Written by Ann Erdman
A member of the PSC board since 2015, Paul Kinney was named president in early January for a two-year term. During these past four years, he has seen the landscape for PSC change due to diminishing funding and a growing community need for senior programs and services.More adults 50 and older, of all abilities and incomes, are turning to the Pasadena Senior Center than ever before. In addition to activities geared to active, healthy older adults, for nearly six decades PSC has been providing programs, social services and resources. Proactive wellness checks and telephone calls to homebound seniors, workshops and support groups for the caregivers and families of people with dementias, health fairs that include a variety of screenings as well as related counseling and resources, and workshops that focus on financial planning for long-term care are among the programs and social services that help address the community’s needs.
Written by Akila Gibbs
This year, our retiree population will grow faster than the population of young people. And next year will see the same, and the year after that.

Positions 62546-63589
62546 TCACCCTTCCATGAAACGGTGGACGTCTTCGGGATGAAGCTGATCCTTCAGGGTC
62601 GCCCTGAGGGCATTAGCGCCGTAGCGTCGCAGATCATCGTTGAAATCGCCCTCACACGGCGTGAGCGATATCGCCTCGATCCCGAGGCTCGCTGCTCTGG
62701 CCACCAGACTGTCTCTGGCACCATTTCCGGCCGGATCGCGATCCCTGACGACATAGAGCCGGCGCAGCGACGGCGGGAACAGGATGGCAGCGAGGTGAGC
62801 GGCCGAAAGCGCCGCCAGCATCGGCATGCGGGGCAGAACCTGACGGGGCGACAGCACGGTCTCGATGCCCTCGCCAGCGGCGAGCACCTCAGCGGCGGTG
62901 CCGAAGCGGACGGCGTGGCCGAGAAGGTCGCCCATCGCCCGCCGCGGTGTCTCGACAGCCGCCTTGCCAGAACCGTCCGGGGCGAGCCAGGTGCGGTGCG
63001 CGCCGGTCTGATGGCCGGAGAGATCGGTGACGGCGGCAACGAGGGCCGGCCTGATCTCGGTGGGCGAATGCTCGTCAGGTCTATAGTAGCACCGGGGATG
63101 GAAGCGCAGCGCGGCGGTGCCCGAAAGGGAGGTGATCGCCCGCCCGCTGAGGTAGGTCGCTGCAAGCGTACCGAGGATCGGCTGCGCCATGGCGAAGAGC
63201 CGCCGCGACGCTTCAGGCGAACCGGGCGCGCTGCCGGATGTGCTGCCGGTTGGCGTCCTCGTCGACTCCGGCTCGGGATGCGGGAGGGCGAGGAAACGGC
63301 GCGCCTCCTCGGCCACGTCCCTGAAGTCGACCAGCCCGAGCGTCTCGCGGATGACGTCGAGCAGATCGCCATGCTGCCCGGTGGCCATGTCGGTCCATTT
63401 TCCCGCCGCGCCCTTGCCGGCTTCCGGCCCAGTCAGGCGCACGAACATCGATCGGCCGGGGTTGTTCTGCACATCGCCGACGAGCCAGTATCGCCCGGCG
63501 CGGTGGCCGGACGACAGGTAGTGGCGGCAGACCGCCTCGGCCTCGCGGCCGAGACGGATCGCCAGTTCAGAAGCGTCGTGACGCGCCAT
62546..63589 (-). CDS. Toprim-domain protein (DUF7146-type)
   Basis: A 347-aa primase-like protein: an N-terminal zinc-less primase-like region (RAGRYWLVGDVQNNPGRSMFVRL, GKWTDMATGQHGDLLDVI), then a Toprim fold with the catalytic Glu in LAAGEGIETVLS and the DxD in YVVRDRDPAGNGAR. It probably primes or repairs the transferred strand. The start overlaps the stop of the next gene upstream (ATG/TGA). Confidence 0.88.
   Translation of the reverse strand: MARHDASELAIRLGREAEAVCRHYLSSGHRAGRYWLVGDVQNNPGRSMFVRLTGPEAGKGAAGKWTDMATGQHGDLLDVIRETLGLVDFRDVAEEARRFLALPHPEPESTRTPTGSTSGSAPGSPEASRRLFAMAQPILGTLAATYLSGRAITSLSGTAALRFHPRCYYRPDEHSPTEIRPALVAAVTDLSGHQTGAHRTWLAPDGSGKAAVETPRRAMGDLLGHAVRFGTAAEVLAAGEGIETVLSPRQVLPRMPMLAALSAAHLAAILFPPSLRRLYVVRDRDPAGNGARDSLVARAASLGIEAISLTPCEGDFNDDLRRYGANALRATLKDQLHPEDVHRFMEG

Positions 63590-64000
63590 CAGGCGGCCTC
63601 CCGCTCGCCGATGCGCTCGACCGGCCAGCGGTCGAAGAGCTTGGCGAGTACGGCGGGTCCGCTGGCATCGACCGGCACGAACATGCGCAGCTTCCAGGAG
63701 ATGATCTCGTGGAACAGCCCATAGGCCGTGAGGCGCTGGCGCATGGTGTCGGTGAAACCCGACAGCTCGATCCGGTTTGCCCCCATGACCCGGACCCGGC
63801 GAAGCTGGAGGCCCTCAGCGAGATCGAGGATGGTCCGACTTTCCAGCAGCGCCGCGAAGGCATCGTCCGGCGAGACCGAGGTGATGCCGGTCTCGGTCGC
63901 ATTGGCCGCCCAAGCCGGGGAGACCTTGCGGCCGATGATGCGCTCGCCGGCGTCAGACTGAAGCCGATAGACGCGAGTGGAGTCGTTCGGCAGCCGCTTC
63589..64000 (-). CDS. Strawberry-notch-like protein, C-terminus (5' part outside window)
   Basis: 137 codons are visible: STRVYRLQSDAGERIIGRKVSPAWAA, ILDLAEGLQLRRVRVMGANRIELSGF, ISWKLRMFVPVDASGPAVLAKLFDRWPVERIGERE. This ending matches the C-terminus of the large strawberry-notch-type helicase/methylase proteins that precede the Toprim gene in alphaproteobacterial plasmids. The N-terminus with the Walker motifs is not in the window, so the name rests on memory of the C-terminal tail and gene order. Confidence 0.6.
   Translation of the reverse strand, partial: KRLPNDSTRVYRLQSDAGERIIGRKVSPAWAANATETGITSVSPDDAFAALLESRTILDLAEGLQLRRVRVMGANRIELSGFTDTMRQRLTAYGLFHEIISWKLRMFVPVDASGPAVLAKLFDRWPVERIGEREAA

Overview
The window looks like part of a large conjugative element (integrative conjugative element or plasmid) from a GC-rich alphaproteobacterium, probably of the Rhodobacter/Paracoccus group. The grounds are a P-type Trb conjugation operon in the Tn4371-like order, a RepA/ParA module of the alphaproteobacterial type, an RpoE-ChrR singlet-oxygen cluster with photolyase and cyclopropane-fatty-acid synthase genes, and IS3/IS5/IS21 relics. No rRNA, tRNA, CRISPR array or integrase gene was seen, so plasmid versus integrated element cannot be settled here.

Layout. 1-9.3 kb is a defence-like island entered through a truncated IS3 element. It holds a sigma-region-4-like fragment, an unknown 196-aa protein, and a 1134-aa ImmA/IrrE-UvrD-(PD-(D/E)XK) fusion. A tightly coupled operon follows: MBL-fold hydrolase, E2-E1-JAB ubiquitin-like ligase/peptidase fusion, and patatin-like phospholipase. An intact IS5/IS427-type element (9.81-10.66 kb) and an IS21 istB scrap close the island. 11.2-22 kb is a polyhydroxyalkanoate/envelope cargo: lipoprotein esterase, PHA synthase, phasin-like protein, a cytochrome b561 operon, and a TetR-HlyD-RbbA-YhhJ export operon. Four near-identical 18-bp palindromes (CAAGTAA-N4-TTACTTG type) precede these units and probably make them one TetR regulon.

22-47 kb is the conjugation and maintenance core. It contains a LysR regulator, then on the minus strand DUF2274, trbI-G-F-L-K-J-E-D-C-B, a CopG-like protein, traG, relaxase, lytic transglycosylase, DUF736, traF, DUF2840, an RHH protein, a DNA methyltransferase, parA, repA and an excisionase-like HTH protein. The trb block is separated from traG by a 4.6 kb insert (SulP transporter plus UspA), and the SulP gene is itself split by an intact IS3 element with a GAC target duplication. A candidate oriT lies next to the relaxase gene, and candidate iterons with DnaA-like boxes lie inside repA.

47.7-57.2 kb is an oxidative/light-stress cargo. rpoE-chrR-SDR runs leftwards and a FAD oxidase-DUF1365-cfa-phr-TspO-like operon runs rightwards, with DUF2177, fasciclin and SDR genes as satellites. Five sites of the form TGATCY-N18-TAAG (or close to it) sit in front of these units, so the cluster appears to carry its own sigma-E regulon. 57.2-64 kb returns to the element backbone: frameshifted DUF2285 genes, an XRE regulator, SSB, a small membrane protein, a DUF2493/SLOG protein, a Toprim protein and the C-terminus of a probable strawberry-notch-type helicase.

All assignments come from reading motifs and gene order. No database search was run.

In fact, the historic makeup of Pasadena and the San Gabriel Valley insures we will see a demographic shift that is more dramatic than in many urban areas.
And we are not ready.
Written by NCOA Blog Economic Security
Here are three scams that are notably making the rounds.
Written by Marty Zack
Written by National Council on Aging
Written by Akila Gibbs, November 2016
Written by Akila Gibbs, August 2017
I was reminded of this recently,
Written by AKila Gibbs, May 2018
Every single word in that sentence is surprising and amazing to me, so I will go in order:
1. I’m scared of flying, and boarding a plane for that long was never going to be something I chose to do. But, when your youngest child is competing in THE OLYMPICS, you go. I did a lot of deep breathing. The experience of flying for close to 14 hours wasn’t as bad as I thought it was going to be.
Written by Akila Gibbs January 2018
The Center recently held its annual “Zest” gala, which raises money for the Center to continue and expand its service offerings. Non-profit organizations, like the Center, operate differently than a business in that any surplus revenue is put back into our budget rather than distributing it as income to shareholders.
What this means is that donors, whether they give $3 or $1,000, can rest assured that the money they give to the Center directly translates into supporting the programs that bring more than 10,000 seniors annually through our doors.
Written by Akila Gibbs, November 2015
- I have been thanked more this year than all my years combined (meaning, not just since I joined the Senior Center, but the years I’ve been alive!). I want to share with you a few thoughts expressed by our members; though their thanks came to me, the gratitude belongs to all of us—the Center’s dedicated staff, volunteers, donors and board members.